Keeping the hands of the pick team free to pick — and not having to deal with paper — is one reason some companies are moving to voice-driven communication within their warehouses and distribution centers (DCs). Workers tend to be happier to have their hands free and not have to read orders. Management appreciates the often dramatic increases in productivity and pick accuracy.
Warren Engard, director of distribution operations at the recently opened Mid-Atlantic Distribution Center (MADC) for Dunkin' Donuts (www.dunkindonuts.com), explains that voice recognition technology is a definite plus for his pickers because they have to handle 50-pound bags of flour and shortening, as well as large pails of icing. "A hands-free interface is just perfect for us," he notes.
The MADC is one of four DCs that service the Dunkin' Brands retail chain franchisees, which includes Dunkin' Donuts, Baskin-Robbins and Togo's. The MADC, which serves eight states from its location, has dry, refrigerated and cooler compartments in its building and distributes everything from pens and paper clips and uniforms through all needed baking ingredients and a great deal of the baking equipment.
Growing some 10-14% in volume each year and being asked by Dunkin' Brands to handle distribution for the other components of the company helped provide impetus for MADC's recent move to a new building built around distribution requirements. The old building occupied 125,000 square feet, had 22 dock doors, ran more than 60 routes a day, and had total manual paper-based picks. The new facility occupies 300,000 square foot, is designed for cross-dock operations, has 134 doors with 70 on the shipping side, and features both a warehouse-management system (WMS) and voice-directed picking.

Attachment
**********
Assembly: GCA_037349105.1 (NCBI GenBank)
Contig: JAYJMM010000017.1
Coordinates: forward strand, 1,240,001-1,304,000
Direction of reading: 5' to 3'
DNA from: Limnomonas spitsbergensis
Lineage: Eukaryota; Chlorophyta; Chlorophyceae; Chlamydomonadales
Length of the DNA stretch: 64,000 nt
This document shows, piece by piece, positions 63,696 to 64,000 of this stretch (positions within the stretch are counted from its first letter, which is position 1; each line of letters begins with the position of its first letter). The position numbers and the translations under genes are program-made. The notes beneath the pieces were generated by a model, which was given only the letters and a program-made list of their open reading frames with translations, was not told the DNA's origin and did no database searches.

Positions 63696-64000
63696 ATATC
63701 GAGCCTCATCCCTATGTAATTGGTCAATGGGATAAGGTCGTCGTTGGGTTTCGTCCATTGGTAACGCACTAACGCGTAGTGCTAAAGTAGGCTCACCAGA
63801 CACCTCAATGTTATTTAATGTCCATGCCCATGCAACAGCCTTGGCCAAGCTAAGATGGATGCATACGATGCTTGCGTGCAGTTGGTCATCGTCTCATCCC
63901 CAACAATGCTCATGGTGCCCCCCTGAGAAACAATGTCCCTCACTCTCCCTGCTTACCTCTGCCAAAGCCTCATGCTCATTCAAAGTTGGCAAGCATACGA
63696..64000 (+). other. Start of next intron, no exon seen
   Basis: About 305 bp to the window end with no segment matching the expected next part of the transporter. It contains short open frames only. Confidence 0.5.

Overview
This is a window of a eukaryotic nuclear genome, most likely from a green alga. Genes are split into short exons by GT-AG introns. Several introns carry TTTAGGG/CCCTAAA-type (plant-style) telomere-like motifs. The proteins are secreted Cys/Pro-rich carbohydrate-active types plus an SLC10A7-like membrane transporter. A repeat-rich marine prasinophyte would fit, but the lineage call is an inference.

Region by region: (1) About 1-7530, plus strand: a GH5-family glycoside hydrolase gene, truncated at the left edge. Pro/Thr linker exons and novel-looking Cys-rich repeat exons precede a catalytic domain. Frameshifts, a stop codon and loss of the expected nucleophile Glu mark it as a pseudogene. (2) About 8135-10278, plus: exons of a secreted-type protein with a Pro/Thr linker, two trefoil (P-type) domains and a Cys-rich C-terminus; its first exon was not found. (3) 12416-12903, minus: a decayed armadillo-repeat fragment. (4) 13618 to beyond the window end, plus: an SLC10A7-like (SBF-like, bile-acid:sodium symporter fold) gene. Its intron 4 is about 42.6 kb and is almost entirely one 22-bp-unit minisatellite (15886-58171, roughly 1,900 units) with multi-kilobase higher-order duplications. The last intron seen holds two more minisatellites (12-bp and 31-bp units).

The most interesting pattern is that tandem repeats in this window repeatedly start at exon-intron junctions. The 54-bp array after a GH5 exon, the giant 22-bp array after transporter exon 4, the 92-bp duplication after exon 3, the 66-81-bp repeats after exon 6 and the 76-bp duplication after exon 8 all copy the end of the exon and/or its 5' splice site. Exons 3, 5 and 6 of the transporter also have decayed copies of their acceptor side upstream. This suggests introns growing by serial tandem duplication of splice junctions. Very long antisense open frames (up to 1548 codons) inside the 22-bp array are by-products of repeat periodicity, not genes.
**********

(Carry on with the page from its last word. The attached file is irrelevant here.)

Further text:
"We have dedicated receiving and shipping docks to separate the functions," explains Engard. The cross-docking theme is prevalent in the aisles, as all the putaway and replenishment is done behind the pick aisles in their own dedicated aisle. "Product flows through on two-deep flow rails to the pickers, so there is no forklift traffic by the pickers and no pickers in the forklift traffic aisles."
Engard realized that undertaking three major changes at the same time — moving to a new building, installing a WMS and transitioning to voice-directed picking — could have been a disaster. To minimize potential problems, MADC deployed voice technology, provided by Voxware Inc. (www.voxware.com), without a WMS in the old building. "That way our pickers were able to get used to the technology before we moved."
With accuracy improvements realized by using voice technology, MADC has no need to check any of its pallets. Engard says there has been a 20% gain in productivity in the dry warehouse, with about a 30% gain in productivity in the freezer. "We deployed the technology in stages — first the dry, then the cooler and then into the freezer," he explains. "If we could do it all over again, I would start with the freezer first because that's where the biggest gains were. But I have seven freezer selectors versus 40 dry selectors, so I went after the dry area first."
Another benefit is that training new workers for productivity and accuracy has been cut from eight weeks to four.
The MADC has increased voice-directed utilization by adding loading functions. Previously, loading was handled with radio frequency scanners. Trucks were loaded, then forklifts had to be stopped to read the scanner, then buttons needed to be pushed to interface with the WMS, and then operations could continue. "Now," says Engard, "the operator can continue to operate the truck while voicing in locations and putaway prompts. Hands-free has just as much value to a forklift operator as it does for a picker."
Although Burris Logistics' (www.burrislogistics.com) services are primarily refrigerated, the third-party logistics (3PL) provider does have facilities where it can adapt to some dry. But its niche is in the frozen and refrigerated food areas, explains Ed Krupka, president of Burris Information Technology. "Our customers span the supply chain," he says. "We service manufacturers and retail customers for whom we store raw ingredients, then transport them to their production facilities and return the same trucks back with finished goods, at which point we'll run distribution out to their DCs for their customers."